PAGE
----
A crisis of trust: How CEOs and boards can build trust through transparency

Being a CEO or board member today is not easy. You are under the microscope. Investors, customers, employees, regulators, communities where your company is located — they’re all scrutinizing your decisions and actions. And everyone has an opinion, which are often played out in the press and on social media. “It’s a new era for CEOs,” said Jim Cramer, host of Mad Money with Jim Cramer and co-anchor of “Squawk on the Street” on CNBC and founder of TheStreet, Inc., at The Deal’s Corporate Governance 2017 event that we recently attended.

In our roles as US Chairman and Senior Partner and Leader of our Governance Insights Center, we have the privilege of meeting regularly with CEOs and board members to talk about the issues facing companies today. And we hear a lot. We agree with Jim — we think it’s the hardest time ever to be a CEO or sit on a board. But we also think it’s the most exciting. So what does it take to lead a company? CEOs need to have a thick skin. They need to be comfortable with the idea that many stakeholders will take credit for success, but if something goes wrong, it’s the CEO’s fault. They need to embrace the concept that ideas and innovation can come from anywhere. And they need to have a good board in place that they leverage.

Most importantly, though, CEOs and boards need to recognize that there is a growing trust gap between society and business, one that is very real. And we believe that nearly every company will face a trust crisis in the next year. CEOs and boards should accept this and be prepared.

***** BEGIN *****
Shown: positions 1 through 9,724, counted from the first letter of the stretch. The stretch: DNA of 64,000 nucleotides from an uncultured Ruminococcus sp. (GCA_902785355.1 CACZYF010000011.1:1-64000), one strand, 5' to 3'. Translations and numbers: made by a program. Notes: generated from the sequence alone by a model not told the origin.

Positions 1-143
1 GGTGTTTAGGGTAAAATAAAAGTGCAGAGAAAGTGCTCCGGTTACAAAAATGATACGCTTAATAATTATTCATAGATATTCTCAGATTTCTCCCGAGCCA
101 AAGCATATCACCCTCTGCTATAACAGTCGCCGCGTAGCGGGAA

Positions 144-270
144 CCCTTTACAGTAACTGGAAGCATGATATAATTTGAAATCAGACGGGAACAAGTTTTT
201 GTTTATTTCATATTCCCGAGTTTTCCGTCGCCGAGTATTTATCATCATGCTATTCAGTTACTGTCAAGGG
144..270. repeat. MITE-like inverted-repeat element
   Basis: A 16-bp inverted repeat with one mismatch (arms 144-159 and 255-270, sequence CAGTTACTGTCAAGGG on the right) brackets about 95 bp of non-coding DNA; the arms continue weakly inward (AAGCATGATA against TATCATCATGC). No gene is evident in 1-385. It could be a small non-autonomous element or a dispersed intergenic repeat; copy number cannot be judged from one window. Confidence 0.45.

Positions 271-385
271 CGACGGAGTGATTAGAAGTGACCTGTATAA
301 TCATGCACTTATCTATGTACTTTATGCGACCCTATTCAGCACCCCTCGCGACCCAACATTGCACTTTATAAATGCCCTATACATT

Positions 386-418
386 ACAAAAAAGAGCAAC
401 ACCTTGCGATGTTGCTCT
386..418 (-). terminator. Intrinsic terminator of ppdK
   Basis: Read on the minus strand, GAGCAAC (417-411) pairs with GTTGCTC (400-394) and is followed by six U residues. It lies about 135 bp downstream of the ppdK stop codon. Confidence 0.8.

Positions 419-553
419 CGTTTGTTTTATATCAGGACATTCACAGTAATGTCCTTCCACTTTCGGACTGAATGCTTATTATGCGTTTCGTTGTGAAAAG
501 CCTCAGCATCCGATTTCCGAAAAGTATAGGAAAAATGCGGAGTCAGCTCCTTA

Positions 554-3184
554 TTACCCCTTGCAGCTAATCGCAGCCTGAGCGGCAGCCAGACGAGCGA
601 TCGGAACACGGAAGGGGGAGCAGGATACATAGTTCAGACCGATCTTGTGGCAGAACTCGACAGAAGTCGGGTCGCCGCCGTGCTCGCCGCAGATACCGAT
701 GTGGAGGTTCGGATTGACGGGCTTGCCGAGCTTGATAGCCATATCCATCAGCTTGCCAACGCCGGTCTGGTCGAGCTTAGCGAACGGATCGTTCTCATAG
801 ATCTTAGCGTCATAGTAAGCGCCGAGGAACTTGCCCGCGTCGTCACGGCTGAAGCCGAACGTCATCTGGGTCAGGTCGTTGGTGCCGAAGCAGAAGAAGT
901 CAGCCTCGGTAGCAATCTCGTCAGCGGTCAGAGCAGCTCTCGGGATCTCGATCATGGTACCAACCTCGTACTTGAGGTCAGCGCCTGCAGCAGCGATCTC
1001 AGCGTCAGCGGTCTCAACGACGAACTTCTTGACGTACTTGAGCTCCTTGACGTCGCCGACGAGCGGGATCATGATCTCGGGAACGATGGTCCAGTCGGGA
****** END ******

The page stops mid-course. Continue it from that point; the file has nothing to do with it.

Trust takes shape in different ways: how people view your company’s pricing, diversity or worker practices, where you pay taxes or whether you’ve had any data privacy and cyber breaches. These are all examples of things that can build — or break — trust. Whatever it may be, something is coming. Here are three examples of what may trigger a trust crisis at your company.

Diversity — Most often, companies sell to diverse populations and have a diverse employee population. But what does your company look like? Are your CEO and other executives diverse? Do you have a wide pool of diverse talent to promote and groom for leadership positions? If not, you may find yourself under fire. The CEO needs to prioritize and embrace a culture of diversity and inclusion across the organization.

It’s not just about diversity in the C-suite and the leadership team. It’s also about diversity in the boardroom. Board composition is a big issue for shareholders today, and it’s also critical to the company’s strategy. You need people at the board table with skills and experience that will help the company succeed down the road. And you need people who aren’t afraid to ask questions. Given the digital transformation going on across industries today, you probably also need technology expertise on your board. Boards need to think about refreshment on a regular basis.

We at PwC are proud to be a founding member of the CEO Action for Diversity and Inclusion pledge. This pledge, which 150 Fortune 500 companies have signed, commits us to making our organizations trusting places for dialogue, pursuing and expanding unconscious bias education and sharing best and unsuccessful practices. Making this pledge is a powerful first step for the business community. We believe it will help improve diversity and inclusion inside and outside of the workplace, which in turn will help build a better society.